Brands might also find it helpful to use this model if they need to build a case for the ROI for their top-of-funnel activities. For example, if your organic team needs to create a presentation for brand leaders or shareholders and you want to show the strong value of SEO, demonstrating the value of your awareness efforts will bolster the points you make.
Last-touch attribution models
Last-touch attribution models work opposite to the first-touch model. This model measures only the last touch a customer had with the brand before they end up converting. The idea behind this attribution method is that the last channel a customer interacted with is the one that convinced them to convert and should thus receive credit.
Since this attribution model focuses on the last interaction a customer had before they purchased, it is a good means of measuring the end-of-funnel activities. On the other hand, you will not receive any insight regarding what first made the customer aware of the brand or how they were nurtured throughout the funnel before they ended up converting.
This is a conservative approach and emphasizes the importance of the brand. Many organizations do find it helpful to know what ended up giving people the final push to convert, and this does help shape their strategies moving forward.
This attribution model also ends up being the simplest to measure and implement. This makes it a good starting point for brands that have not done much marketing tracking the past.
In addition to the standard last touch attribution, which looks at the very last interaction people have with the organization before they buy, there is one key variation: the last non-direct touch.
Last non-direct click: a variation of the last-touch attribution model
The last non-direct touch follows a similar format to the last direct touch, but it eliminates any touches that originate with the customer going directly to the website. In other words, if the last interaction the customer has with the brand involves them typing in your company’s web address and navigating directly to the site, this touch will not be counted. This system operates on the assumption that if your customer already knows your web address, all the hard work of attracting them and nurturing them has already been completed. Tracking this touch does not give much insight into how people learned about your brand, and therefore does not provide much information that can be used to build a strategy moving forward.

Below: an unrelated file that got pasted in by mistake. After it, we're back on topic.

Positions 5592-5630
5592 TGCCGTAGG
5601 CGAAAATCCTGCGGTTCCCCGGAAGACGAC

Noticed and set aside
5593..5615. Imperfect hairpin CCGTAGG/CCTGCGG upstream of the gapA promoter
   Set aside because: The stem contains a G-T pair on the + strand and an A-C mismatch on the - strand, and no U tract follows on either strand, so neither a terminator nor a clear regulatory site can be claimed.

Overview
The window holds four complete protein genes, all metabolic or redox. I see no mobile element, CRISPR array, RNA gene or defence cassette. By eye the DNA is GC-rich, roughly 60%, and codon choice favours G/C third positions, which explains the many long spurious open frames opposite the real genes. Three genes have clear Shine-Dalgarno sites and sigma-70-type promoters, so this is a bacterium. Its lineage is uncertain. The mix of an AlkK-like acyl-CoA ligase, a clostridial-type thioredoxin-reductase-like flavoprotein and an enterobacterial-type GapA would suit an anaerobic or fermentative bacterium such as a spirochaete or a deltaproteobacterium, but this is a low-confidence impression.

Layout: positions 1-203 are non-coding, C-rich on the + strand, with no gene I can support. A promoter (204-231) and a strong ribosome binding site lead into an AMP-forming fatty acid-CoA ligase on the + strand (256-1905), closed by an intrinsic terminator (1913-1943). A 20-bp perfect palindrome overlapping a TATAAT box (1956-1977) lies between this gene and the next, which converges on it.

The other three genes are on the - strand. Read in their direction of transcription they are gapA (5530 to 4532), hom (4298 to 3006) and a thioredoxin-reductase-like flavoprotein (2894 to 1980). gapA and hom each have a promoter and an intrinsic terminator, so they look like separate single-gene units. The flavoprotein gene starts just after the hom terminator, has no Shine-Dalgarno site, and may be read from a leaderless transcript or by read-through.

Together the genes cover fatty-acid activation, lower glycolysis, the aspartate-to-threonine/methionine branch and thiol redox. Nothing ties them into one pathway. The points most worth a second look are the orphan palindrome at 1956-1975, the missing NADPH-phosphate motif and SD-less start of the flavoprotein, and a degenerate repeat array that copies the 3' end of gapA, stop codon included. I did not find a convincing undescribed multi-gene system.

The last non-direct touch attribution model, therefore, offers much of the simplicity of the last touch model, while eliminating at least one of its shortcomings. It therefore offers greater insight than the standard model.
Identifying the best attribution model can help brands better understand how their revenue has been generated and what they need to know to build a better strategy moving forward. Consider how these two models might serve your organization, and read our next post where we will explore the other major attribution models to help you make the best decision for your organization.